Starchy vegetables are as healthy as non-starchy vegetables

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Scientists from the University of Washington found that starchy vegetables deliver nutritional value comparable to that of non-starchy vegetables and whole fruit.

The research is published in Frontiers in Nutrition and was conducted by Adam Drewnowski et al.

Whole grains, legumes, non-starchy vegetables, and fresh fruit are typically considered to be higher quality carbohydrate foods.

But starchy vegetables, including white potatoes, are typically categorized in nutrition studies with sweets, candy, and soda.

In the study, the team used five separate indices to assess carbohydrate quality to determine if this categorization of starchy vegetables is an accurate reflection of the foods’ nutritional value.

They screened more than 2,400 carbohydrate-containing foods for carbohydrate quality.

Recognizing that carbohydrates are present in a great variety of plant-based foods, the study expanded the range of food groups to include refined and whole grains, snacks, and sweets, but also starchy and non-starchy vegetables, legumes, and whole fruit.

Starchy vegetables had not been tested before using the new carbohydrate quality metrics.

The team found nearly half of the 210 starchy vegetable foods analyzed in the study met the definitions for high-quality carbohydrates, which were defined as those with evidence-based cut-off values for fiber and free sugar.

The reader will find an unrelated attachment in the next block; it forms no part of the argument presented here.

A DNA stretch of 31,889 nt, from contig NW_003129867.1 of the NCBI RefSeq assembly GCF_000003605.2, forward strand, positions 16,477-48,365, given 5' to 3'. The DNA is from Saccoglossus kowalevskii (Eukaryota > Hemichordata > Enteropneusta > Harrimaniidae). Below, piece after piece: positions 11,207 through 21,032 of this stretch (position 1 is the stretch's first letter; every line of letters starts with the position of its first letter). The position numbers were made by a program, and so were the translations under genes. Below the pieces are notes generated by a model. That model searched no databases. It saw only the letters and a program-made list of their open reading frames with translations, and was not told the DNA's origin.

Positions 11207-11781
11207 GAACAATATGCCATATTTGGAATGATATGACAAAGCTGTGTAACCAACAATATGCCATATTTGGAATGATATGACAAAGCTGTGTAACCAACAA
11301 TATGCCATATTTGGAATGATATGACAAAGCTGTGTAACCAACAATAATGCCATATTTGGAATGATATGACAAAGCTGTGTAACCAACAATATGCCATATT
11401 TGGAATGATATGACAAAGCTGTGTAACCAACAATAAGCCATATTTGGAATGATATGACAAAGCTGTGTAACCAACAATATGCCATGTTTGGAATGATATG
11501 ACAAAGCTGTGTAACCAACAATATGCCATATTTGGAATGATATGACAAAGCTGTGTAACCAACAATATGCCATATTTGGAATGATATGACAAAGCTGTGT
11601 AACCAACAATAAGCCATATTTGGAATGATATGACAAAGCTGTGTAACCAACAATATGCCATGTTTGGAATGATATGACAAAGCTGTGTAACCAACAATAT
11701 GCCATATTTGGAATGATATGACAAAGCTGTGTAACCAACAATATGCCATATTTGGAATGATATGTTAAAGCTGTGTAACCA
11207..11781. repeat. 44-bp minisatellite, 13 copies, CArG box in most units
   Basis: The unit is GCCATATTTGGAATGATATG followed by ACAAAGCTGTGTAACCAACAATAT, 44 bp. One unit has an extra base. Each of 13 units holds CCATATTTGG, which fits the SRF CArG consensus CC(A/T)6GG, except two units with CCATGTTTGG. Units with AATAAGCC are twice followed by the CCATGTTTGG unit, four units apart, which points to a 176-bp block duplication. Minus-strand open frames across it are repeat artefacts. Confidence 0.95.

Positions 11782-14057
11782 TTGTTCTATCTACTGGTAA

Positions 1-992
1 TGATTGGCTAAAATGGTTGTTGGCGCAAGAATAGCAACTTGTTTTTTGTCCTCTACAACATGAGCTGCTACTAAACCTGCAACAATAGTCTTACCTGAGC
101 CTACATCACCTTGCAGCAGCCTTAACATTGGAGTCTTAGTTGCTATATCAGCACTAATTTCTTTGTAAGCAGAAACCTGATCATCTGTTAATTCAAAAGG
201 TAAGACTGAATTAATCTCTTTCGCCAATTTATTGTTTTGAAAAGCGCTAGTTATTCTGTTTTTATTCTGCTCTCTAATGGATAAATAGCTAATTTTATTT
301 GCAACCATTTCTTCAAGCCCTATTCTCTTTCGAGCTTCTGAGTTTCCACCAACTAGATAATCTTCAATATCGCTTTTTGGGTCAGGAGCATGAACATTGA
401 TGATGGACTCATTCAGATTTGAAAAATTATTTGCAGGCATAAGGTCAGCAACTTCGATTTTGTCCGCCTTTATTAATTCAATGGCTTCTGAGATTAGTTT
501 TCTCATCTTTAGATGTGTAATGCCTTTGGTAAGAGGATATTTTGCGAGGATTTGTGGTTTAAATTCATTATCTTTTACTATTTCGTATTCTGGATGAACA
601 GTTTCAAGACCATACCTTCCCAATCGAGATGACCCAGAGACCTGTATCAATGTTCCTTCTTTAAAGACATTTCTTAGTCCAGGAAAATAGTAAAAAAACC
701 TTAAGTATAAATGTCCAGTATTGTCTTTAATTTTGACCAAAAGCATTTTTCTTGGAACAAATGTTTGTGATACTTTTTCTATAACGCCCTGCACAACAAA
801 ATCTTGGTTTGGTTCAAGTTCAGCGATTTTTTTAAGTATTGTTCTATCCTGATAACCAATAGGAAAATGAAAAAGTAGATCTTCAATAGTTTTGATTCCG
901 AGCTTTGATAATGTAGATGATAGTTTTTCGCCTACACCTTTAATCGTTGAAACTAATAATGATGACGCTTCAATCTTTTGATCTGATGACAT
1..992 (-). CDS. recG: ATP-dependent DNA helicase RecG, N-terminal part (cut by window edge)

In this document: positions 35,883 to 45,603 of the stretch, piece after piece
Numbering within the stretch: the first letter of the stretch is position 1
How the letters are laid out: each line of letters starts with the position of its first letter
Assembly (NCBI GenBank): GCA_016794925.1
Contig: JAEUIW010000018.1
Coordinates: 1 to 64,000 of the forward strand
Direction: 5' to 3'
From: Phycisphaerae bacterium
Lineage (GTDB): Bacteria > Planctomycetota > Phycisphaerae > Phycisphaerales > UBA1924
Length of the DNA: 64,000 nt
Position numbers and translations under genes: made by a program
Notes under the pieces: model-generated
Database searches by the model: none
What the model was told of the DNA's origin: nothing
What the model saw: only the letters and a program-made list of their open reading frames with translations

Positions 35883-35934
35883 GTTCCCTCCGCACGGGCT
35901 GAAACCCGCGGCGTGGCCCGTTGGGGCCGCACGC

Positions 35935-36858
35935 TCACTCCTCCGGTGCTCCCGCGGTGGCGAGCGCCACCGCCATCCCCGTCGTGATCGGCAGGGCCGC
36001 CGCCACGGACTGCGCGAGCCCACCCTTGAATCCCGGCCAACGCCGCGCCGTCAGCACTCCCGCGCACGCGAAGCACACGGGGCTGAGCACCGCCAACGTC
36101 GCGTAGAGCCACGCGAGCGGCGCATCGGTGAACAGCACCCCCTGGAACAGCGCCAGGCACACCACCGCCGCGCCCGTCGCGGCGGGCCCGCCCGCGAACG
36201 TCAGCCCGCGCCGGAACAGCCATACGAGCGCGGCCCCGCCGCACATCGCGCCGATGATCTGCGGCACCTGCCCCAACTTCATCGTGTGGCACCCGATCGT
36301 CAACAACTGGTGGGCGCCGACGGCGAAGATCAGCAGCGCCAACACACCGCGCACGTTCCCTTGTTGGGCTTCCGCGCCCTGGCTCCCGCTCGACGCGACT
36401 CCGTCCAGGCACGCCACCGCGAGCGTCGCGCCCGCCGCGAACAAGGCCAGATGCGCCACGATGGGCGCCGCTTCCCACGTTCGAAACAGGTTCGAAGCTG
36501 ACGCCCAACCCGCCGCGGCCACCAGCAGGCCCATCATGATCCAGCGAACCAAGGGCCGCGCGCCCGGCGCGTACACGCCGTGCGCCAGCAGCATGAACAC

Meanwhile, extremely few snacks and sweets, candy and desserts, and refined grain foods could be considered high-quality carbs.

When considering foods’ potassium and sodium content, the team found starchy vegetables scored most closely to non-starchy vegetables and fruit versus sweets and soda.

These findings suggest all vegetables should remain together when it comes to both research and dietary guidance.

The team says further research to build upon these models, however, should continue to incorporate other vitamins and minerals in food quality assessments.

Nonetheless, this study aligns with a broader, evolving body of literature showcasing the multi-dimensionality of carbohydrate foods and their role in human health.

If you care about nutrition, please read studies that vitamin D can be cheap treatments for COVID-19, and vitamin K may help cut heart disease risk by a third.

For more information about nutrition, please see recent studies about food that could lead to better cognition in older people, and results showing this common food oil in the U.S. can change genes in the brain.

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